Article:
EI, like its affiliates at national level, is special, not just because of its expertise and competence and activity, but because of its representativeness. Just one example of that role, one that could be played by no other private group, is its participation in the two education summits held in March of 2011 and 2012 organised by the US Department of Education, the Organisation for Economic Cooperation and Development (OECD), EI and its US affiliates, the American Federation of Teachers (AFT) and the National Education Association (NEA). Sitting at a global table with governments which are also employers, while representing millions of teachers, constitutes, in addition to providing a forum for substantive and useful discussion, global union recognition.

In order to improve cooperation at the Global Unions level, the Council of Global Unions (CGU) was established in 2007. EI was not only present at its creation, but its General Secretary, Fred van Leeuwen, could fairly be described as its “midwife” who brought it into the world.  It was his vision and persistence and patience that led to this “structured coordination” initiative; an important step forward for the international trade union movement.

Van Leeuwen was the first chair of the CGU and continues to influence its direction. EI officers participates in CGU meetings and General Secretaries’ meetings, and its secretariat is involved in all of its major working groups (the Communications task force, the Work Relationships Group dealing with precarious work issues, the migration working group, and the group on quality public services).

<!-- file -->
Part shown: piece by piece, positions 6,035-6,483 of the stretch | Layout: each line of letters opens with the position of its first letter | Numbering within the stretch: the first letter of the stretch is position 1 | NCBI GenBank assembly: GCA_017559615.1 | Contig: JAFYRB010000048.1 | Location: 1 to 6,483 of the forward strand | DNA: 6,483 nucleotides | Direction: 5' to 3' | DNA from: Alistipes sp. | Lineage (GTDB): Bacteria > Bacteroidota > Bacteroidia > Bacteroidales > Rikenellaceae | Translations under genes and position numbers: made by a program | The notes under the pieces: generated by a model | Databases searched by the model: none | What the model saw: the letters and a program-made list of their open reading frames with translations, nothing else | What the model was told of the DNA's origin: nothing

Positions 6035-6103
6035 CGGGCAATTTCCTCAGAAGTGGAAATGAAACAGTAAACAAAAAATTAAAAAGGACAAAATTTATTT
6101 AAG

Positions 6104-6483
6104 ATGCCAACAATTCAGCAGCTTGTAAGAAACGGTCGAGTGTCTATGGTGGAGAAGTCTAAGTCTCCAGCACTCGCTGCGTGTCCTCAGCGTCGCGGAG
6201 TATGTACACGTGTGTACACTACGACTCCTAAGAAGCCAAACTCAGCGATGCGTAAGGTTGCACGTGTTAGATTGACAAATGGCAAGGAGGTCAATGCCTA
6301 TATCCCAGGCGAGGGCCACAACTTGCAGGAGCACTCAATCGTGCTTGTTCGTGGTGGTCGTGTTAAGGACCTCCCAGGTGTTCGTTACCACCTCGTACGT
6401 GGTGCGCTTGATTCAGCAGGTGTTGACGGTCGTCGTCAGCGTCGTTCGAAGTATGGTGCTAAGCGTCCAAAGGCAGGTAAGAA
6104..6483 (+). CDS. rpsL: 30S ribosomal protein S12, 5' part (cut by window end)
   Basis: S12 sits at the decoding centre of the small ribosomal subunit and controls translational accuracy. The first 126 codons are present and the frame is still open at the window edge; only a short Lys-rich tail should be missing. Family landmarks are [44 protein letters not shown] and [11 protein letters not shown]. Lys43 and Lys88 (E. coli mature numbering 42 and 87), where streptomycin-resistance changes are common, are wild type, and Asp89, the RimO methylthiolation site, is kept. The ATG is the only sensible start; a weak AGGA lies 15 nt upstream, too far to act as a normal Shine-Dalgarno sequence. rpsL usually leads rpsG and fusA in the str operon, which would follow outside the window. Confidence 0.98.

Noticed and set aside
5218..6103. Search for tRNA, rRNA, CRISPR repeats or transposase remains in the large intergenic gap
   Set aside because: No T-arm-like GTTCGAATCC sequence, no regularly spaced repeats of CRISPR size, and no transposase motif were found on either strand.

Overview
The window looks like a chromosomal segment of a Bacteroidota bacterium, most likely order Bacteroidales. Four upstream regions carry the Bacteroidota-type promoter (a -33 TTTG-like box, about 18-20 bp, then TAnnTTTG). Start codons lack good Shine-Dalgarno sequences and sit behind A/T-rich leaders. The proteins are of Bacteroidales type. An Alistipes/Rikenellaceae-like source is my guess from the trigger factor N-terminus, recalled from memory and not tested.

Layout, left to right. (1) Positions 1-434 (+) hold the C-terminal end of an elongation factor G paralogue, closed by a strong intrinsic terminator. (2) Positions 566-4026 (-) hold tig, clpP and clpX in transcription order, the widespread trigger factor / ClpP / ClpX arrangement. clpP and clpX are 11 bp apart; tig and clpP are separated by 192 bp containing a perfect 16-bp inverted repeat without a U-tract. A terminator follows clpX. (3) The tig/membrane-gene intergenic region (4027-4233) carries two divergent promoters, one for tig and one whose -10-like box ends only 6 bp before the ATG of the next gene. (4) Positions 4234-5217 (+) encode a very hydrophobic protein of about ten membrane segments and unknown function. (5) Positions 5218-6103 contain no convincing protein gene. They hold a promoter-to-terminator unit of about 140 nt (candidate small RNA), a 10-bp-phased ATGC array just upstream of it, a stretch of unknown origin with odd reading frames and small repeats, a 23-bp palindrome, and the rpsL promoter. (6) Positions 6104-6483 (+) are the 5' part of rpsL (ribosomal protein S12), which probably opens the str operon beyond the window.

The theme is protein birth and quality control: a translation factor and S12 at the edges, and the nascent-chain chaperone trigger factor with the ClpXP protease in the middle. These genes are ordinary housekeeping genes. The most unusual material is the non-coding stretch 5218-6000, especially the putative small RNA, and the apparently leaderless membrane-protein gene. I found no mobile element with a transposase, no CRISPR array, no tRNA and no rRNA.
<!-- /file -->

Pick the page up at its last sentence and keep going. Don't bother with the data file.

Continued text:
Teacher Trade Unionism

Fortunately, many teachers have trade unions. They do not have to face all of these challenges alone. And, they benefit from solidarity from other teachers in their schools, in their communities, at country, regional and global levels. And those unions most often have strong ties and coalitions with trade unions representing other occupations and sectors as well as with other elements of civil society.

William Butler Yeats, the Irish poet said, “Education is not the filling of a bucket but the lighting of a fire.” We are now in a period of history where we desperately need the illumination of such fires all over the world. We need it in the class room and in our societies, in order to have healthier democracies.

Education and Democracy

“Education makes a people easy to lead, but difficult to drive:
easy to govern, but impossible to enslave”.

Peter Brougham (18th century British statesman)